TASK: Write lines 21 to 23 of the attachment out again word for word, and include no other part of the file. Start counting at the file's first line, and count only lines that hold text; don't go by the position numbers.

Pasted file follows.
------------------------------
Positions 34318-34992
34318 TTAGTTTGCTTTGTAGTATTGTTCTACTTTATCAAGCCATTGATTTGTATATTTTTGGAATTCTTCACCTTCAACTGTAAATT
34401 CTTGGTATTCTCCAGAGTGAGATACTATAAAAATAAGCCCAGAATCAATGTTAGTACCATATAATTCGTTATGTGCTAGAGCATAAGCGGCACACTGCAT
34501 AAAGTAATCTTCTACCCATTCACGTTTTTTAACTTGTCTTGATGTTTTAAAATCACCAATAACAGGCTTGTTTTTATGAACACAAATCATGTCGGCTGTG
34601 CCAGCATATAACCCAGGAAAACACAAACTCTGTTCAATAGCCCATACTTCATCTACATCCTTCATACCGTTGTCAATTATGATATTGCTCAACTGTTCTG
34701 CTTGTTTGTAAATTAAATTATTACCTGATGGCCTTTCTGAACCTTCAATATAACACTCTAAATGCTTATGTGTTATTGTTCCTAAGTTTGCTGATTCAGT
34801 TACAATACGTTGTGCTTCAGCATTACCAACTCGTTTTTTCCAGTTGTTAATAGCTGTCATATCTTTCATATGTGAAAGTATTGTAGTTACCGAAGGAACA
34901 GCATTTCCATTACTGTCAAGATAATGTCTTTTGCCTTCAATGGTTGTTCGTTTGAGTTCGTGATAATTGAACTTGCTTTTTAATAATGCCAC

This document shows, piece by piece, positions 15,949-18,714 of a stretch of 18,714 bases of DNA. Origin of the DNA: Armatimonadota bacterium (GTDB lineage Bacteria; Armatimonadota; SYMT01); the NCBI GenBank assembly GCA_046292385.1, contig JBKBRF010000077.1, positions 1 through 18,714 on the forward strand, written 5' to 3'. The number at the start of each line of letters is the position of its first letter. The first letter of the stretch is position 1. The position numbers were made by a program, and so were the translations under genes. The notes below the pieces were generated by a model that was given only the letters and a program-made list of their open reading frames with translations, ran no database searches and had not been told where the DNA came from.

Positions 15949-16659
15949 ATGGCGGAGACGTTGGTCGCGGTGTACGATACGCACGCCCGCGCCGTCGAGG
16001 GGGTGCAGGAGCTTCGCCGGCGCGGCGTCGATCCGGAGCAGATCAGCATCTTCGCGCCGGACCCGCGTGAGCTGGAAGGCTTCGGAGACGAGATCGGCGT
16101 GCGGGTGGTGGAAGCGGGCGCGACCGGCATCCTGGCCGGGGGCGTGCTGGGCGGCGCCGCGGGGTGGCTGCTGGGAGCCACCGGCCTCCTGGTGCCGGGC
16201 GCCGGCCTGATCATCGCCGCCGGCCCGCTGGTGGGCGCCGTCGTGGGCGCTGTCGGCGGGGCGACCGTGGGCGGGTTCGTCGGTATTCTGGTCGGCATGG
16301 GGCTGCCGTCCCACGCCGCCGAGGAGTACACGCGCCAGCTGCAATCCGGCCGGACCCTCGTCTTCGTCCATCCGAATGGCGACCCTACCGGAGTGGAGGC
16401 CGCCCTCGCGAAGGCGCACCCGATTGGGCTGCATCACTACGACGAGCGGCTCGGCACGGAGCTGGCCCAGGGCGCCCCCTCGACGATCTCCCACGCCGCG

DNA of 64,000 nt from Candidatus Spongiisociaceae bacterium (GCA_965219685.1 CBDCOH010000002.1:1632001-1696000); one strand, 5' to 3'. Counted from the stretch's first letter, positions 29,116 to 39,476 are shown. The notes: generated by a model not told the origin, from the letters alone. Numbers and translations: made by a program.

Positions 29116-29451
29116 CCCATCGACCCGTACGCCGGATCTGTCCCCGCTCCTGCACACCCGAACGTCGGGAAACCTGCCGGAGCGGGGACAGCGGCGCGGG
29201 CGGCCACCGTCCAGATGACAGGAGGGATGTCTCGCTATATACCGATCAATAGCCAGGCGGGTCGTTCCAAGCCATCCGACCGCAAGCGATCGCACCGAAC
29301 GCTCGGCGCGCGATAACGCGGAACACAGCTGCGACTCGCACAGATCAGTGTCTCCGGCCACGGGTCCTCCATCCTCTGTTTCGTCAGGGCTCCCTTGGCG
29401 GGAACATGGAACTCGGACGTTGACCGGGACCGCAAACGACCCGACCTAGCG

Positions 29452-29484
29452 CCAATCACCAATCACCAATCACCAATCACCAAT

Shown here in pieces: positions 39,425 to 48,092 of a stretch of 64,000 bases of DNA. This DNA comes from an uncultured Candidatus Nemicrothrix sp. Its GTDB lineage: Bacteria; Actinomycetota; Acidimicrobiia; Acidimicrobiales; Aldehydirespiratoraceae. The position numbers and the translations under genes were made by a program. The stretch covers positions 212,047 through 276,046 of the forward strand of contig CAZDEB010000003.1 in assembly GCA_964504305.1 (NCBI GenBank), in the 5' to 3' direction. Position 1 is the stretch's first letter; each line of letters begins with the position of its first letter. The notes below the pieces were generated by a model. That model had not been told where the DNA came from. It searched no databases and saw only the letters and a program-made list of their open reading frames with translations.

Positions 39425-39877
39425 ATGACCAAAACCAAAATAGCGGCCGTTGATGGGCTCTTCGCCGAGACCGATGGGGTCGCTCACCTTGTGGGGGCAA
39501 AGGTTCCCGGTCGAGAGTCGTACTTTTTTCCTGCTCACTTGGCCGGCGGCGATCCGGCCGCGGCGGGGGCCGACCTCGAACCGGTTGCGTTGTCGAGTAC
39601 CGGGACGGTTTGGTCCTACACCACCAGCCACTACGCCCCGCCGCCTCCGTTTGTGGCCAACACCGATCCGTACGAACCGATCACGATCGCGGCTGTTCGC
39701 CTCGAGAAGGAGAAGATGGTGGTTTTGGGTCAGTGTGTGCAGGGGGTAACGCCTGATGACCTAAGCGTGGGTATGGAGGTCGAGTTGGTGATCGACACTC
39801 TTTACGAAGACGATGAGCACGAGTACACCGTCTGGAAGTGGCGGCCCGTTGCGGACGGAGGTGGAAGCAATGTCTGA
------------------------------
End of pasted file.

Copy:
29301 GCTCGGCGCGCGATAACGCGGAACACAGCTGCGACTCGCACAGATCAGTGTCTCCGGCCACGGGTCCTCCATCCTCTGTTTCGTCAGGGCTCCCTTGGCG
29401 GGAACATGGAACTCGGACGTTGACCGGGACCGCAAACGACCCGACCTAGCG

Positions 29452-29484